Figure 4

Inhibition of endothelial activation decreases pulmonary metastasis. BALB/c, C57BL/6, or SCID mice were treated with VCAM-1 blocking antibody, VAP-1 inhibitor, or both. Mice were injected intravenously with 5 × 105 4T1-GFP, CMFDA-stained B16F10, or 1205Lu-GFP tumor cells, respectively. Lungs were harvested 8 hours later to assess for CD11b+ cell recruitment (A) and for clot formation (B), which were analyzed by immunohistochemistry against CD11b and the platelet-specific integrin αIIb, respectively. Lungs were harvested 24 hours after the introduction of tumor cells to analyze tumor cell survival, scored in lung sections (C; ≥ 10 sections analyzed per mouse) or by whole lung imaging, (D, as described in the supplemental Methods). Data represent mean + SD; n ≥ 3 mice (one-way analysis of variance and the Tukey test or Mann-Whitney test when only 2 groups were compared, for each cell line) and *P < .05; **P < .01; ***P < .001.

PRX.A is a reversible small molecule inhibitor of the SSAO activity of VAP-1. PRX.A administration results in free plasma concentrations that would be expected to be sufficient to exceed 90% inhibition of the enzyme in vitro for at least 5 hours. Ex vivo assay of the fat SSAO activity in these mice confirmed that the enzyme was inhibited by a minimum of 60% (supplemental Figure 8B). Inhibition of VAP-1 resulted in a reduced recruitment of CD11b+ cells to 4T1 and to B16F10 tumor cells but not to 1205Lu tumor cells (Figure 4A). These results reveal an important role for VAP-1 in the recruitment of myeloid cells to tumor cells in the metastatic process. VAP-1 inhibition also reduced the recruitment of Gr-1+ and CD45+ cells to 4T1 tumor cells (supplemental Figure 7). VAP-1 inhibition had a slight inhibitory effect on the formation of clots by 4T1 cells and no effect on clot formation around B16F10 or 1205Lu cells (Figure 4B). VAP-1 inhibition decreased the survival of 4T1 and B16F10 tumor cells in the lungs at 24 hours but did not have an effect on the survival of 1205Lu tumor cells (Figure 4C-D), correlating with the reduction in the recruitment of monocytes/macrophages to 4T1 and B16F10 tumor cells after treatment. In conclusion, inhibition of either VCAM-1 or VAP-1 decreases the recruitment of monocytes/macrophages to the tumor cells and tumor cell survival.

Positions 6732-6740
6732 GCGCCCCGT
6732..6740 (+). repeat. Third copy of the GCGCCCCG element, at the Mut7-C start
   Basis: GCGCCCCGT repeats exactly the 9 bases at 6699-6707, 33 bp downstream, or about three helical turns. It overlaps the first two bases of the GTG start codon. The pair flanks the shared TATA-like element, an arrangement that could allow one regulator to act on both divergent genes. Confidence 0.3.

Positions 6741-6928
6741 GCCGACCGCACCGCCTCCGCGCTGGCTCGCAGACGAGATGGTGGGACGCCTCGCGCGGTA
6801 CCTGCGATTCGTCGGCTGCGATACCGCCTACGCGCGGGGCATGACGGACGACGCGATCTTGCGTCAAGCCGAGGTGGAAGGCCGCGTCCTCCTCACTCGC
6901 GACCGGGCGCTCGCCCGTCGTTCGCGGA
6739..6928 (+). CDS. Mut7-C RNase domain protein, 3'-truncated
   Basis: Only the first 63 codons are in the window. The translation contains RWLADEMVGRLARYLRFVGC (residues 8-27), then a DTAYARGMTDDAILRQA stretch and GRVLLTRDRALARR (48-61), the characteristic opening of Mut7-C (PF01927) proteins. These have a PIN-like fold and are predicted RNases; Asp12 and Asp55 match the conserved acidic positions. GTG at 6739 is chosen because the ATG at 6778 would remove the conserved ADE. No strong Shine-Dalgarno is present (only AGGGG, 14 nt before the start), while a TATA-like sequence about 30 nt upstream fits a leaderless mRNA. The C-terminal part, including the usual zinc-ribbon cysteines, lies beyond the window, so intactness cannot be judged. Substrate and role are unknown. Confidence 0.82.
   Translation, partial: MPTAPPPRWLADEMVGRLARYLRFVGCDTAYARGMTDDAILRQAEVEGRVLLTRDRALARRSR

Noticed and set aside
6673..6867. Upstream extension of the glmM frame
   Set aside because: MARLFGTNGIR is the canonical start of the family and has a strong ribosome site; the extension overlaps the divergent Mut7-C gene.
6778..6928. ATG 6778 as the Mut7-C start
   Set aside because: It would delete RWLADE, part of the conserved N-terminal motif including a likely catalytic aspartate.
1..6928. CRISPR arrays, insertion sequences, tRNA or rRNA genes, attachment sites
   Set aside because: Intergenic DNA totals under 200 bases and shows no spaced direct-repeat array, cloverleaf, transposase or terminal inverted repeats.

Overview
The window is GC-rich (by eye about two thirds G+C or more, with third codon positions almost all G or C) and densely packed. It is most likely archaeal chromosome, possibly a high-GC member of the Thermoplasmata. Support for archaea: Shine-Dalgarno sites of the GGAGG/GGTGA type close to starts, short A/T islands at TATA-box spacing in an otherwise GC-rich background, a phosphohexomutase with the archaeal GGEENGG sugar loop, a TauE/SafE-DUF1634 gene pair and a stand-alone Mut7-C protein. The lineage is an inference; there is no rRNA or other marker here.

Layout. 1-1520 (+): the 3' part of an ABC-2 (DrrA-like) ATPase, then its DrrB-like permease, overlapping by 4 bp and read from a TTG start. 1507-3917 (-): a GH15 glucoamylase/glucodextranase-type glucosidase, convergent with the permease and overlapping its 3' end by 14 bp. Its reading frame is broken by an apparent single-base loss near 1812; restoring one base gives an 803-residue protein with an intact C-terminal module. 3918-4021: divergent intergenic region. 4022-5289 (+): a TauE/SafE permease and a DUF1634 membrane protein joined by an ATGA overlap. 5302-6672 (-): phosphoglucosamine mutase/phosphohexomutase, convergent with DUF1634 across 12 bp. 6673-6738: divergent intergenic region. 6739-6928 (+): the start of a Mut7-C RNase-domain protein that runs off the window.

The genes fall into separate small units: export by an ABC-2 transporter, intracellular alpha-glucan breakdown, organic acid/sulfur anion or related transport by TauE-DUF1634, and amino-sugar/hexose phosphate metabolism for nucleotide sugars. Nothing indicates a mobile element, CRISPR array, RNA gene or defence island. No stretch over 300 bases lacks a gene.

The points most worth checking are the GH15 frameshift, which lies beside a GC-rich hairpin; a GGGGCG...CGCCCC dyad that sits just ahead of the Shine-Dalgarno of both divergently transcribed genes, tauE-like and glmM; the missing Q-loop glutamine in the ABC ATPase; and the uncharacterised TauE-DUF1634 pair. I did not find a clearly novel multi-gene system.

Simultaneous inhibition of VCAM-1 and VAP-1 was not greater than VAP-1 inhibition alone on myeloid cell recruitment, tumor cell survival, or lung colony formation (Figure 4A-C). These results indicate that VCAM-1 and VAP-1 exert their effects on myeloid cell recruitment and subsequent tumor cell survival through closely related mechanisms.